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WhatIfSports: Bruins have a 62.8 percent chance of winning the Cup

04.15.09 at 6:25 pm ET

WhatIfSports has already got plenty of street cred on the third floor of the New Balance Building in Brighton. “Dale & Holley” producer “Big Game” James Stewart and WEEI radio personality and best-selling author Michael Holley — as well as this humble puck writer — all actively compete in simulated “theme” baseball leagues run by the addictive site, but apparently they’ve also become pretty damned accurate with their game simulation software.

They correctly predicted the Phillies over the Rays in the World Series as well as Pittsburgh over the Arizona Cardinals in the Super Bowl  and they — yes, you guess it — have the Bruins prevailing over the Chicago Blackhawks in the Stanley Cup Finals. Last year, WhatIfSports correctly predicted at the end of the NHL regular season that the Detroit Red Wings would beat the Pittsburgh Penguins in the Finals, so this should be welcomed news for fans of the Black and Gold.

Here’s some info on the WhatIfSports simulation:

“It’s about time. I mean the city has not won a major sports championship in two whole days. As if Boston, a town that was once starved for titles, yet has ruled the national athletic landscape for the better part of a decade, needs it. Since the turn of the decade, the Patriots have three Super Bowls, the Celtics won the 2008 NBA title, and the Red Sox broke an 86-year curse to two World Series champions.

“Now, the Bruins are the prohibitive favorites to bring the Stanley Cup back to Beantown for the first time since Bobby Orr led them to a title in 1972. In fact, the 2009 NHL Playoffs set up nicely for fans of historically great American hockey teams as we should finally see two “Original Six” franchises – Boston and Chicago – in the Finals.

“With its super computer on a roll (more below), now focuses on hockey. We have simulated the Stanley Cup Playoffs 10,000 times in order to determine the exact likelihood of each of the 16 teams an making it to any level. Last year at this time, we accurately predicted Detroit would win the Cup over Pittsburgh and even had many of the scores in the Finals close.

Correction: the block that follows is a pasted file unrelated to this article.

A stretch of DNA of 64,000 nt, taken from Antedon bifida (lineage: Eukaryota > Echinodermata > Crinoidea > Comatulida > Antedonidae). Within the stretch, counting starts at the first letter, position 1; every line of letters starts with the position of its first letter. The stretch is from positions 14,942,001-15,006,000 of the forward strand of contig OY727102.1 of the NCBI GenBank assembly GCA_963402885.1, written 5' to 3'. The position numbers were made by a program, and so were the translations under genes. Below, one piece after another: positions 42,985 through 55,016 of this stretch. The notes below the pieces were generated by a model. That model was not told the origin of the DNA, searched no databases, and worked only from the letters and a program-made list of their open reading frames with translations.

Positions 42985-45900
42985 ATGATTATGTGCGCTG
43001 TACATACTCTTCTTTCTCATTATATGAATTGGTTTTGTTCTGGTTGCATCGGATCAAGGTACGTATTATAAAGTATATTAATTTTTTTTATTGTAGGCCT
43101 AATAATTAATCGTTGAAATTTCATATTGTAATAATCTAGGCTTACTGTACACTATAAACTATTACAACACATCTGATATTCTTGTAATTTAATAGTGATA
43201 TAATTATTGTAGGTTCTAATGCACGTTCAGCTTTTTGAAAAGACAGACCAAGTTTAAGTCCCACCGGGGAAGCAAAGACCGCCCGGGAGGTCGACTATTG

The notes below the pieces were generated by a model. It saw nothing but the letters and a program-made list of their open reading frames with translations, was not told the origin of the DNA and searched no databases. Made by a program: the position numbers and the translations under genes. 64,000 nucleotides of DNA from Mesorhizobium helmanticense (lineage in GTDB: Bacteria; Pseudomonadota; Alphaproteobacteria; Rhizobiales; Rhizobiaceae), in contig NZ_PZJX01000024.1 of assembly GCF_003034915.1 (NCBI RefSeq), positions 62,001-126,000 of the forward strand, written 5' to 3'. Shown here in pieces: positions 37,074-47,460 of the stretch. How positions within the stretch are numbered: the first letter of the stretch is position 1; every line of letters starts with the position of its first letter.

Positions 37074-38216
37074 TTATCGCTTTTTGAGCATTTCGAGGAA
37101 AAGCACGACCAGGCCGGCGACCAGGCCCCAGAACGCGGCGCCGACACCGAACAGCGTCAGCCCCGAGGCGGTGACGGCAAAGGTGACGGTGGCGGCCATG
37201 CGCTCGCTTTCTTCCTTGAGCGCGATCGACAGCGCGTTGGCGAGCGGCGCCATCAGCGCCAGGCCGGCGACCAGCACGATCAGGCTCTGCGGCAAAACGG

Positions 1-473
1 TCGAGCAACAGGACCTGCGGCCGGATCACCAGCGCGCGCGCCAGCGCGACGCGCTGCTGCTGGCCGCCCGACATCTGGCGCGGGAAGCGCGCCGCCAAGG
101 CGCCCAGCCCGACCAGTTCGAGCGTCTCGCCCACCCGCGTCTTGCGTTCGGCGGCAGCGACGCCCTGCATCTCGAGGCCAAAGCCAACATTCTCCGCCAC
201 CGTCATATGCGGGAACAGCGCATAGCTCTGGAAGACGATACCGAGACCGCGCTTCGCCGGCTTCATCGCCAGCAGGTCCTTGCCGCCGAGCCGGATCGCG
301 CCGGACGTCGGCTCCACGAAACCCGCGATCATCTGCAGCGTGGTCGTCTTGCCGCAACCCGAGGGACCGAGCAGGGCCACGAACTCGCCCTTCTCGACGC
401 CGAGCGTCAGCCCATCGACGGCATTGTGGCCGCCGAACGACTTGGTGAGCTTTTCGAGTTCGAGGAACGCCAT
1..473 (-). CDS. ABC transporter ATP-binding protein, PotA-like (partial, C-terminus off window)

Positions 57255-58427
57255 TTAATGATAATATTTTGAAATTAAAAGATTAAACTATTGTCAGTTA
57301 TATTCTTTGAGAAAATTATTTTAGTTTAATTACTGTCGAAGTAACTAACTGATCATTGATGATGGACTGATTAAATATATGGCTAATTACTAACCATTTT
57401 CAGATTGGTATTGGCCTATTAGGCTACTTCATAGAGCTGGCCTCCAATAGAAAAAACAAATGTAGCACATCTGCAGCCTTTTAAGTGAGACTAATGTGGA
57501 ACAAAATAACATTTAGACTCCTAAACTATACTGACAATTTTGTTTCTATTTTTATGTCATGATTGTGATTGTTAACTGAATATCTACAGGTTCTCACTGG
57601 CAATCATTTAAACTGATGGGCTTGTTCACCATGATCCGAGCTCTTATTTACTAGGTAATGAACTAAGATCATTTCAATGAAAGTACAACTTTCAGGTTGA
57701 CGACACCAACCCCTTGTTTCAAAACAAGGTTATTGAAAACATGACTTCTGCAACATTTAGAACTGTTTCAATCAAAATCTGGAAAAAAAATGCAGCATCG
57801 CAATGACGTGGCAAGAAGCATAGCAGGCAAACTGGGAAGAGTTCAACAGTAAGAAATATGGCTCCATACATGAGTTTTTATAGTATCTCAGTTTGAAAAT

“Thorough results of the simulations can be found at A recap of some of the more interesting points is below, but we encourage you to check out the Bracket Preview page to see it all.

“The Boston Bruins are really good. On the season, the team finished second in the league in scoring with 3.29 goals a game and led the NHL in goals allowed at just 2.32 goals a game. That yielded a 0.98 average scoring margin that was more than a third of a goal greater than the next best team. In goal, Tim Thomas has been spectacular, saving 93.3% of shots on goal.

“In front of him, the team is exceptionally balanced with nine players scoring more than 40 points and five players, including the team’s leading goal-scorer and 2005 first round draft choice, Phil Kessel, shooting better than 15%. In four years of publishing the NHL Bracket Preview, the Bruins are the first team we have ever predicted that, on average swept its first round opponent.

“In this case, Boston has a 99.6% chance of advancing past Montreal, whom it faced when the roles were reversed last season. The Bruins then have a 92.2% chance of making the Eastern Conference Finals, a 78.9% chance of playing for the title and a remarkable 62.8% chance of winning the Stanley Cup. All of those are all-time highs for this analysis.

“In the East, it’s clearly Boston and then everyone else. There are actually no upsets predicted as more likely than not in the first round for either conference, so Washington (68.7%), New Jersey (73.7%) and Pittsburgh (54.9%) also advance to the second round defeating New York, Carolina, and Philadelphia respectively.

“In that scenario, which occurs 27.6% of the time, there is no need to re-seed teams, but it is important to note that the simulations do re-seed each round (best seed plays worst seed) when necessary. In the conference semi-finals, Martin Brodeur and the New Jersey Devils pull a mild upset, advancing to the conference finals as a three-seed 59.7% of the time. With such a strong conference presence in the Bruins, New Jersey only makes it into the Stanley Cup Finals 12.8% of the time, winning it all 6.3%. Philadelphia, Pittsburgh and Washington all win the Cup between 0.4% and 0.9% of the simulations. New York and Montreal never win the championship.”

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